Lichdom: Battlemage released recently on the Xbox One and PlayStation 4, and to say it’s a mess is a massive understatement. A port of a two-year-old PC game, Lichdom: Battlemage was developed by Xaviant on PC (currently responsible for The Culling in Early Access) and was ported to the Xbox One and PlayStation 4 by Maximum Games. Running on last-gen’s CryEngine 3, Lichdom does some impressive things with their engine on the PC-side, making it a fitting showcase for Crytek’s previous iteration of their CryEngine platform.
However, according to a report by Digital Foundry, the Xbox One and PlayStation 4 versions of Lichdom: Battlemage are the “worst performing console games” they’ve ever tested. This list includes the likes of Monolith’s Middle-earth: Shadow of Mordor, which wasn’t pretty on PlayStation 3.
“There’s no beating around the bush here – Lichdom is a game that rarely manages to deliver a frame-rate north of twenty frames per second. In fact, the PlayStation 4 clocks up an average frame-rate of just 15fps across the run of play, with dips as low as 10fps. On top of that, frame-time latencies can be astonishingly high with some remarkable stutter. We’ve run the rule over a multitude of titles since we started frame-rate testing console games back in 2008 – and we’re pretty sure we’ve never seen anything quite as bad as this.”
For a game that targets 30 frames per second, not even consistently going above half of that frame-rate is appalling. Couple this with the Xbox One version’s lack of Vsync, and you have a situation where you’re slogging through 15fps and a perpetually tearing screen – not a great formula for stable, smooth, and appealing gameplay. However, while the power of the consoles is certainly part of this equation – they simply are underpowered for consistent performing modern games – much of the issue here stems from a company knowingly releasing a game in this shape to begin with.
The PC version of Lichdom: Battlemage runs great on my GTX 980 and Intel i7-6700K setup. However, the port to the console version represents an ideal seen in the gaming industry that is becoming all-too-common: companies can release whatever quality product because the backlash as a whole will be minimal. The recent generation of consoles has shown us that games can be released broken, yet the sales figures of the companies who make them will continue to remain relatively unaffected.
Assassin’s Creed Unity, which until Lichdom: Battlemage was a grand example of brokenness on a console, scared away some from the next installment of the series in Assassin’s Creed Syndicate. However, a game like Halo: The Master Chief Collection – which almost a year and a half after its initial release still suffers from some connectivity issues on occasion – didn’t seem to dissuade gamers from waiting to see if Halo 5: Guardians would release in a similar state. Batman: Arkham Knight was broken for an entire third of the player base and is still not working properly for many PC users. Yet, at the end of the day, Arkham Knight was heralded as a critical success, giving no thought to the fact that, like Lichdom: Battlemage affords console players, that the game was unplayable.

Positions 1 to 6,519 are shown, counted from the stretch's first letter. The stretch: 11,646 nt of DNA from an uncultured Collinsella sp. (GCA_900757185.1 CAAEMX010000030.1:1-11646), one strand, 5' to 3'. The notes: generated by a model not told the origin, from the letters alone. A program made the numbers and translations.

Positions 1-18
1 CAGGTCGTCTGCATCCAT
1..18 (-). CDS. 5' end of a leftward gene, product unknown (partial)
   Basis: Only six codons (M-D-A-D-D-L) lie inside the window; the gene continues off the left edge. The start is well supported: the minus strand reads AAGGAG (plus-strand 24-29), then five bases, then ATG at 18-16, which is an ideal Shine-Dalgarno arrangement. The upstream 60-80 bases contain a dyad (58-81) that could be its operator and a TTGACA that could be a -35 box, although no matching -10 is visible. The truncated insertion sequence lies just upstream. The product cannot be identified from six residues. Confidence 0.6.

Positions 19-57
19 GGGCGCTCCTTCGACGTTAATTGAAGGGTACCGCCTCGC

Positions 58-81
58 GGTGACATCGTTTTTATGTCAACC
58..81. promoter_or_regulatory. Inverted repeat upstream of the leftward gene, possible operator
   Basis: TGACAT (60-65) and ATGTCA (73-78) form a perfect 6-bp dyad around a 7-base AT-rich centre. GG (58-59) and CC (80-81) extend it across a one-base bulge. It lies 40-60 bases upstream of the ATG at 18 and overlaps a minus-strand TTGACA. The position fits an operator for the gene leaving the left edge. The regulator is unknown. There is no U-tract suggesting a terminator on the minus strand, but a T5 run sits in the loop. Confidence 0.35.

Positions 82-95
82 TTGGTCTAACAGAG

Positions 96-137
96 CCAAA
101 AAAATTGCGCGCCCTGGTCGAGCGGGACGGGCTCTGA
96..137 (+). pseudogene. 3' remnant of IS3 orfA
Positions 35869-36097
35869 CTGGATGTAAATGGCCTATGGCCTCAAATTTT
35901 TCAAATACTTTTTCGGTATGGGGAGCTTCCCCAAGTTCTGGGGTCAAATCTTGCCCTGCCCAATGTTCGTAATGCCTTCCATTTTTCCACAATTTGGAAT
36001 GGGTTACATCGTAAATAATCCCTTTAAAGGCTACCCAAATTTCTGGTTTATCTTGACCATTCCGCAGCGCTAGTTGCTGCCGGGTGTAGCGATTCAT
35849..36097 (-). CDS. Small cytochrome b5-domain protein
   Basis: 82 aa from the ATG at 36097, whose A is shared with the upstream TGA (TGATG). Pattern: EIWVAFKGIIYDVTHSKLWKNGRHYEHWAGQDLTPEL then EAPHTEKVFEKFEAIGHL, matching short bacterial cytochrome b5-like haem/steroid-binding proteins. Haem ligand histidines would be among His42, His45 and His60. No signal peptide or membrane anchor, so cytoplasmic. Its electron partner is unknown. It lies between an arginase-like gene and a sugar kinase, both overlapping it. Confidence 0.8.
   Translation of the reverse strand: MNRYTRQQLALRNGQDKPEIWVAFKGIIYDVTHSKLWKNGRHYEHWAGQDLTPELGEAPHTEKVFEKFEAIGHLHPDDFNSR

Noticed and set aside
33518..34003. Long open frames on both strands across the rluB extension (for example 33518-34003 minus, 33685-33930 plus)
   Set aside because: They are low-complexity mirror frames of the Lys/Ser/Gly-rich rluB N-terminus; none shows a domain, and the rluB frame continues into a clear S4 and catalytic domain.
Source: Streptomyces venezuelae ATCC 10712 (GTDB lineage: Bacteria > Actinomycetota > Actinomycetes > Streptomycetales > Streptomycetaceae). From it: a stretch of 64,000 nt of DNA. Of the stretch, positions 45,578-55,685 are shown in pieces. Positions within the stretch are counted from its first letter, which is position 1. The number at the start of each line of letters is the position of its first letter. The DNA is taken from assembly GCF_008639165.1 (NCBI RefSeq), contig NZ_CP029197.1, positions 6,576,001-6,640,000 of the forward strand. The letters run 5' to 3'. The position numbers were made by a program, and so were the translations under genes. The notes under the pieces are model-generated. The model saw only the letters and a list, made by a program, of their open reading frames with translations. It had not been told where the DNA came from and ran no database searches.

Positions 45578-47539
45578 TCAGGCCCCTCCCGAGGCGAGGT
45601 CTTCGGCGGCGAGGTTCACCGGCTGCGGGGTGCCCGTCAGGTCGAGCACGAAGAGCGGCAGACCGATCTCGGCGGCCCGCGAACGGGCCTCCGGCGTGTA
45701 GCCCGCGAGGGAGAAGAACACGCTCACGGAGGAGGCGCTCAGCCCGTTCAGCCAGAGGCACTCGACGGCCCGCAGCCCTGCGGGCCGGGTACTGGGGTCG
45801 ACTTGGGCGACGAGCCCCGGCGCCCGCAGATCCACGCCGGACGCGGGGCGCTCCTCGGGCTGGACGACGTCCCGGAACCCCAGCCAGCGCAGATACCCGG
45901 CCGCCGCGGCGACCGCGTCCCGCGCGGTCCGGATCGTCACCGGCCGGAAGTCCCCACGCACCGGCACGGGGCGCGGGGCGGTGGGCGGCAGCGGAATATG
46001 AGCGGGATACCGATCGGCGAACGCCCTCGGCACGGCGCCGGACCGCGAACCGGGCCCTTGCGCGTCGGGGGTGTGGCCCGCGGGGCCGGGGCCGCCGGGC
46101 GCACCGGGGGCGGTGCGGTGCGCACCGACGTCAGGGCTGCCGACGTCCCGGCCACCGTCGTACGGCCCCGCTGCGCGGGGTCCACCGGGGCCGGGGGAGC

Battlemage taps into this mindset. Maximum Games knew full well how broken the port of Lichdom was before it was sent to store shelves. In fact, Maximum Games took to their own website to address the Lichdom: Battlemage frame-rate concerns, stating that they “…are not satisfied with the game’s performance.” Yet someone there signed off on the game, deeming it a quality product, worthy of someone spending $49.99. (For comparison sakes, you can get the well-running PC version for $39.99.) What this shows is a complete disrespect for their customers and is something that showcases what is completely wrong with the gaming industry. Instead of making sure when a productworks when it gets into a customer’s hand (like it used to be), games can be patched after the fact. Instead, consumers don’t get an enjoyable experience, but one that as Digital Foundry says is an “assault on the senses,” one that could only be played for 20 minutes on Xbox One before the author had to stop.
Companies need to be held more accountable for the products they release. In the end, the backlash to Assassin’s Creed Unity worked and Ubisoft put out a much better showing with Assassin’s Creed Syndicate. Unfortunately, until gamers start to make their voices heard with their wallets – and more industry critics hold industry leaders accountable – Lichdom: Battlemage will end up not becoming the poster child of an industry needing change, to just another statistic in a long line of broken games till change finally does occur.
Did you pick up Lichdom: Battlemage on console? Sound off with your experience below.
[Image via Maximum Games]